Chasing Robert Barker, 2015.
Directed by Daniel Florencio.
Starring Gudmundur Thorvaldsson, Patrick Baladi, Celyn Jones, Patrick Regis, Hilda Péter and Elizabeth Boag.
A photographer turned paparazzi is caught in the downward spiral of a fabricated tabloid story.
Ahead of its premiere at the East End Film Festival this month, Kickstarter-funded Chasing Robert Barker has demonstrated that it has a steely backbone for grit, drama and realism, all wrapped up in a multi-national London-based production.
From Brazilian director Daniel Florencio, Chasing Robert Barker boasts a stunning cast, hailing from the likes of Hungary, Iceland, the UK and Libya. The film follows a professional photographer-turned-paparazzo, David (played by Gudmunder Thorvaldsson) through a short few heady days as he attempts to snap photos of actor Robert Barker for the Showbiz Editor (Olly, played by Patrick Baladi) of a tabloid newspaper. All the while, David is dealing with a bad case of hyperthyroidism, leading to increased anxiety and tremours, and the recent suicide of his wife Helena. Spurred on by Olly to take further risks in order to get the perfect tabloid shot of the actor, David’s life spirals out of controls and catalyses a web of cause-and-effect reactions through the network of people with whom he associates.
Thorvaldsson, who plays the protagonist David, is an evocative and gripping watch. His portrayal of David’s emotional unraveling as both his illness and revelations about his wife’s death get the better of him. At times David is elusive and thuggish, while at others he is heartbreakingly vulnerable, and relentlessly downtrodden. Thorvaldsson gives us a man who truly has nothing left to lose, and his demeanour reflects this. The supporting cast is equally fascinating, with each character nuanced and multi-dimensional thanks to writers Florencio and Maria Nefeli Zygopoulou. Doorman Eno (Patrick Regis) is a compelling watch, and his motivations starkly emphatic, as he tips off David with the whereabouts of celebrities in order to gain extra money for a visa for his pregnant girlfriend to come to England. Meanwhile, David’s girlfriend-come-business associate Suzie (Hilda Péter) struggles to manage her professional and personal relationships, all the while negotiating the complex morality of selling sex. Out of all the characters, Suzie lacks clarity the most, as at some points it seems as though she wants to escort, and at others she condones it. Her relationship with David is unclear, too, and as a result it’s difficult to read her through the course of the film. Hers is one of the secondary plots which is left unfinished at the climax of the movie.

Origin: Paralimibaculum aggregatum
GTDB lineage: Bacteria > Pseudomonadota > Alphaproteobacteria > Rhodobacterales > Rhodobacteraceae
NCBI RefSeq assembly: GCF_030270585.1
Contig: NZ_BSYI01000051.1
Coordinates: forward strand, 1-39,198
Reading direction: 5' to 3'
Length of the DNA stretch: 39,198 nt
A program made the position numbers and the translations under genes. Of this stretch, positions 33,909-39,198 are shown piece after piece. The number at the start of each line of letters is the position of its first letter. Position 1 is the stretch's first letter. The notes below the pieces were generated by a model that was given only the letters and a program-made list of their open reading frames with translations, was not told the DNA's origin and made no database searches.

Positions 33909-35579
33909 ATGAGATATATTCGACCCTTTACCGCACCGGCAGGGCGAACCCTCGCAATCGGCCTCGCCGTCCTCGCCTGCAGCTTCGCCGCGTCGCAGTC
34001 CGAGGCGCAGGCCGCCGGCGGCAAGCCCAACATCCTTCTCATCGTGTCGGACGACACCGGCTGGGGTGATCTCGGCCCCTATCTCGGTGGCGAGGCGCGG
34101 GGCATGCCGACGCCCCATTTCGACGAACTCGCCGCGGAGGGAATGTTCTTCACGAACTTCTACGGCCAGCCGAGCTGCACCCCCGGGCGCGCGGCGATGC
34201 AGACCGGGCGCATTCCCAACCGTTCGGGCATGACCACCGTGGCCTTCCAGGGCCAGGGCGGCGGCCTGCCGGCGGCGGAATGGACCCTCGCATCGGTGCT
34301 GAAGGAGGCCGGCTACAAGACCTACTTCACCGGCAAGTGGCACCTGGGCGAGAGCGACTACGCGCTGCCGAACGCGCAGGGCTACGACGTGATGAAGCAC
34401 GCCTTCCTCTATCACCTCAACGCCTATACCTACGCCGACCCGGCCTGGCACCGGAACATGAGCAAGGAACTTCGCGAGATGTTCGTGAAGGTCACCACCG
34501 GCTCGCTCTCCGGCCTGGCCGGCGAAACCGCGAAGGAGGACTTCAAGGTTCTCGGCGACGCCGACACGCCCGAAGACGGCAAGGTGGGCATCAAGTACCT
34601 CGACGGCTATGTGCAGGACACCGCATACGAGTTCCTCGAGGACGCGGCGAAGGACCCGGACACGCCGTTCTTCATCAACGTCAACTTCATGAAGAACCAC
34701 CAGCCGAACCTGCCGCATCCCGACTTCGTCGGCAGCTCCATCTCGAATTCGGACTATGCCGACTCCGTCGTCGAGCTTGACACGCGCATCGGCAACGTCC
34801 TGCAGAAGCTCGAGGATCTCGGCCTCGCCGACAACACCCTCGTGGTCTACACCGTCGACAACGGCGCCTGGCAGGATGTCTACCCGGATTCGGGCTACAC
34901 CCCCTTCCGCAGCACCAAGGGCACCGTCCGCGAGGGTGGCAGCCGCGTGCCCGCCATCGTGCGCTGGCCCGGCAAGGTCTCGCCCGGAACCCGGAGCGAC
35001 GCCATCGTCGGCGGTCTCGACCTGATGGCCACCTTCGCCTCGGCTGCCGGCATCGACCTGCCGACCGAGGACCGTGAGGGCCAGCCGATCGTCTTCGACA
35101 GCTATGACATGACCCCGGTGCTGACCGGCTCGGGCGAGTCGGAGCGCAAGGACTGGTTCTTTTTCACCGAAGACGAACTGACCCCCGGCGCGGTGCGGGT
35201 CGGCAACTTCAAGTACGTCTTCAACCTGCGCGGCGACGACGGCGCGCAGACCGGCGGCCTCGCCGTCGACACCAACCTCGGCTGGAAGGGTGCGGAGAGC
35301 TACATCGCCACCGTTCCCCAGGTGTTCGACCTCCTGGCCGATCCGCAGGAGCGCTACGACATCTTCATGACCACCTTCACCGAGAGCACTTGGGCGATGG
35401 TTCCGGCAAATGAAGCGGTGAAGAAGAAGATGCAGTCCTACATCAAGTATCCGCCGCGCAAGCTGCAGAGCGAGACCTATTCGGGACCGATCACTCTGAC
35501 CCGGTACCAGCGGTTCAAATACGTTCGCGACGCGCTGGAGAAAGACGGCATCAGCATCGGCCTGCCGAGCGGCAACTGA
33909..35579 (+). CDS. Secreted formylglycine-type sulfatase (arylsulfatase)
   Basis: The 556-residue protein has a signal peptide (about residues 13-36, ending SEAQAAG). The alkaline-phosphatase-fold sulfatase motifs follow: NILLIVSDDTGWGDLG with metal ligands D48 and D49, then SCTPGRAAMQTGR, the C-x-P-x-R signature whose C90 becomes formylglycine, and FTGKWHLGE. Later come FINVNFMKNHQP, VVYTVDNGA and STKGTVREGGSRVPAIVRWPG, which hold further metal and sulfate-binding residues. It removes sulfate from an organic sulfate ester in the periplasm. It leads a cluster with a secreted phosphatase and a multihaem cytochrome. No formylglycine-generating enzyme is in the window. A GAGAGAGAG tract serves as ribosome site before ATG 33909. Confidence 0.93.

David’s tumultuous relationship with his boss Olly is at the heart of the film, and this is ultimately the climax, leading to a somewhat poetically symmetrical consequence for Olly. He’s a bad guy, though that’s not always clear, and he really does not have any redeeming qualities: he’s motivated by money, he cheats, he neglects his wife and young daughter in favour of models and nightclubs. As there’s nothing to like about him, it’s difficult to get on board with his motivations when it’s necessary for the audience to do so.
London is the dark concrete jungle within which this drama unfolds, although unlike other films of cinematic genres and themes, it places a stark contrast between the glitzy Kensington nightclubs and eateries of the West End, with some of the most deprived areas of the capital. London becomes a beast in its own right and contributes generously to the gritty, grimey tone of Chasing Robert Barker. Sometimes amateurish-feeling cinematography and sound mixing, a small indicator of the film’s indie-sized budget, will stop Chasing Robert Barker from being an instant love for many viewers. Despite this, its quiet determination and draw is a fascinating and well-executed work of visual storytelling. The message of the film is a warning against over-saturation, gluttony and greed. Contextually, there are intelligent references to the downfall of tabloid journalism in the UK of late, with nods to the phone hacking scandal, the Leveson Enquiry, the destruction of Murdoch’s News of the World and more.
Blooming with just-below-the-surface violence and dark nuances, Chasing Robert Barker is gritty and unforgiving, leaving audiences with a bitter after taste. Using the most nightmarish qualities of London, the film is firmly rooted in realism, depicting the destruction of a man’s whole world in just a few short days. It seems to tell us that it could happen to any of us, if we’re not careful.
Flickering Myth Rating – Film: ★ ★ ★ ★ / Movie: ★ ★ ★
Kirsty Capes – Follow me on Twitter
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